LONDON – Oil prices fell to their lowest in nearly seven years on Monday after OPEC’s meeting ended in disagreement over production cuts and without a reference to its output ceiling, while a stronger dollar made it more expensive to hold crude positions.
The Organization of the Petroleum Exporting Countries (OPEC) failed to agree in its policy meeting on Friday to lower production in an attempt to stem prices that have dropped more than 60 percent since June 2014.
For the first time in decades, oil ministers dropped any reference to the group’s output ceiling, highlighting disagreement among members about how to accommodate Iranian barrels once Western sanctions are lifted.
“A stronger dollar and the aftershock of Friday’s OPEC meeting are weighing on the oil market,” said Tamas Varga, oil analyst at brokerage PVM Oil Associates in London.
Brent crude prices <LCOc1>, the globally traded benchmark, traded down 92 cents at $42.08 a barrel at 1439 GMT and touched a low of $41.77, the lowest since March 12, 2009. U.S. crude <CLc1> was down $1.20 at $38.77 a barrel, a drop of 3 percent on Friday’s close.
The dollar <.DXY> was up against a basket of currencies after jobs data published on Friday bolstered the case for a rise in U.S. interest rates this month. <FRX/>
Analysts at Barclays said the lack of an OPEC production target in its written announcement was a sign of discord.
“Past communiques have at least included statements to adhere, strictly adhere, or maintain output in line with the production target. This one glaringly did not,” they said.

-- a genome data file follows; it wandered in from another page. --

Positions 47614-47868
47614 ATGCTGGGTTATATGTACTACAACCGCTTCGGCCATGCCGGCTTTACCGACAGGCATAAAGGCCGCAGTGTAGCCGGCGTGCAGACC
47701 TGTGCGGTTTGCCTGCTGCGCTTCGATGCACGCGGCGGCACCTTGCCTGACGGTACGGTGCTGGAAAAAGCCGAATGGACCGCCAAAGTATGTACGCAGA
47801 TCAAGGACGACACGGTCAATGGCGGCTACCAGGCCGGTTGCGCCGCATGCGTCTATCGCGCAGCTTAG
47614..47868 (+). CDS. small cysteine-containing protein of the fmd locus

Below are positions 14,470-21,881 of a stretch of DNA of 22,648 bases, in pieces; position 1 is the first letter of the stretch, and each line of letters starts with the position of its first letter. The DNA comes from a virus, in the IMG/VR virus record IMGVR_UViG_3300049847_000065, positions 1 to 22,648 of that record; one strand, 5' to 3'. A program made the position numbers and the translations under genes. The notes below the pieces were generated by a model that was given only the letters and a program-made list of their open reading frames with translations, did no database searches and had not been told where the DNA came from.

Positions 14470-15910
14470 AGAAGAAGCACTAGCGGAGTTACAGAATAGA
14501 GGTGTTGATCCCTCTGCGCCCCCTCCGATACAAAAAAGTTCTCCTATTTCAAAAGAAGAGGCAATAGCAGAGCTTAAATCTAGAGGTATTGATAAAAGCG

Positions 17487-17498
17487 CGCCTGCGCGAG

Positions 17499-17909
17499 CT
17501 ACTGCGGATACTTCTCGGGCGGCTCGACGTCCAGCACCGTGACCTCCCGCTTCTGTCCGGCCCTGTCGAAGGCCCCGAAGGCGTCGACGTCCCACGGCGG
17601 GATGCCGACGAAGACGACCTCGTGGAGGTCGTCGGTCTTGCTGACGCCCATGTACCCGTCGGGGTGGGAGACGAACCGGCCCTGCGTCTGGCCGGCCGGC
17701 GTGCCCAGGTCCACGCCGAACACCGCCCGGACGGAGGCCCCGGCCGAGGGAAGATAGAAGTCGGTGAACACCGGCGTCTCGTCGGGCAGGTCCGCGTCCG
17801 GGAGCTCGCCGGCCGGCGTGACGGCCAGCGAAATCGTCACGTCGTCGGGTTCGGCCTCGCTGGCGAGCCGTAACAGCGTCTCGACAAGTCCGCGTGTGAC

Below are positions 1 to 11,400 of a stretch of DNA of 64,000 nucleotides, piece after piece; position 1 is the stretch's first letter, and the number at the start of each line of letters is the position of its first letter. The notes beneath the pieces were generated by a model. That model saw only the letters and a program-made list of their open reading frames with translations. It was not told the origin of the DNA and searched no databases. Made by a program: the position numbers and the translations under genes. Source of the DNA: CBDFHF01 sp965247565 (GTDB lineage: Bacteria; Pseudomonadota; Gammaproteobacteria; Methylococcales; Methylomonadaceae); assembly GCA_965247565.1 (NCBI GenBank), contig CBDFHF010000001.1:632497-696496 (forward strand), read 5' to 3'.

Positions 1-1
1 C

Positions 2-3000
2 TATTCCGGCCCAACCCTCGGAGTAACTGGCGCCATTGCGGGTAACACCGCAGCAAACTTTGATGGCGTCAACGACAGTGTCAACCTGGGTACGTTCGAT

OPEC’s output of more than 30 million barrels per day (bpd) has compounded an oil glut, pushing production 0.5 million to 2 million bpd beyond demand and putting many producers under pressure, especially small-sized U.S. shale drillers that have piled up large amounts of debt.
Analysts at Commerzbank said any recovery in prices would be dictated not by OPEC but by rising demand and a fall in production outside of the group.
“Rising oil prices next year will not depend on OPEC reaching immediate agreement or on a return to price control, as we expect prices to increase primarily on the back of continued robust demand growth and a decline in non-OPEC oil production,” they said in a report.
Saudi Arabia, the world’s biggest oil exporter, is banking on producers of unconventional oil buckling for output to fall.
Saudi Aramco Chief Executive Amin Nasser said at a conference in Doha on Monday that he hoped to see oil prices adjust at the beginning of next year as unconventional oil supplies start to decline.
In a sign that U.S. production could dip, Baker Hughes’ November data showed U.S. rig count numbers were down by 31 month on month to 760 rigs.
Others disagreed. Patrick Pouyanne, CEO of French oil company Total <TOTF.PA>, said at the same event that he did not expect prices to recover next year as production growth was set to outstrip a rise in demand.
“It is not unreasonable to assume that downward pressure on prices will remain for the foreseeable future, as it will take time for low prices to materially scale back production,” Cenkos Securities analysts said.
In a sign that investors expect prices to remain weak for years to come, WTI forward contracts out to 2024 have dropped below $60 a barrel.
(Additional reporting by Henning Gloystein in Singapore; editing by William Hardy and David Goodman)
This article was written by Karolin Schaps from Reuters and was legally licensed through the NewsCred publisher network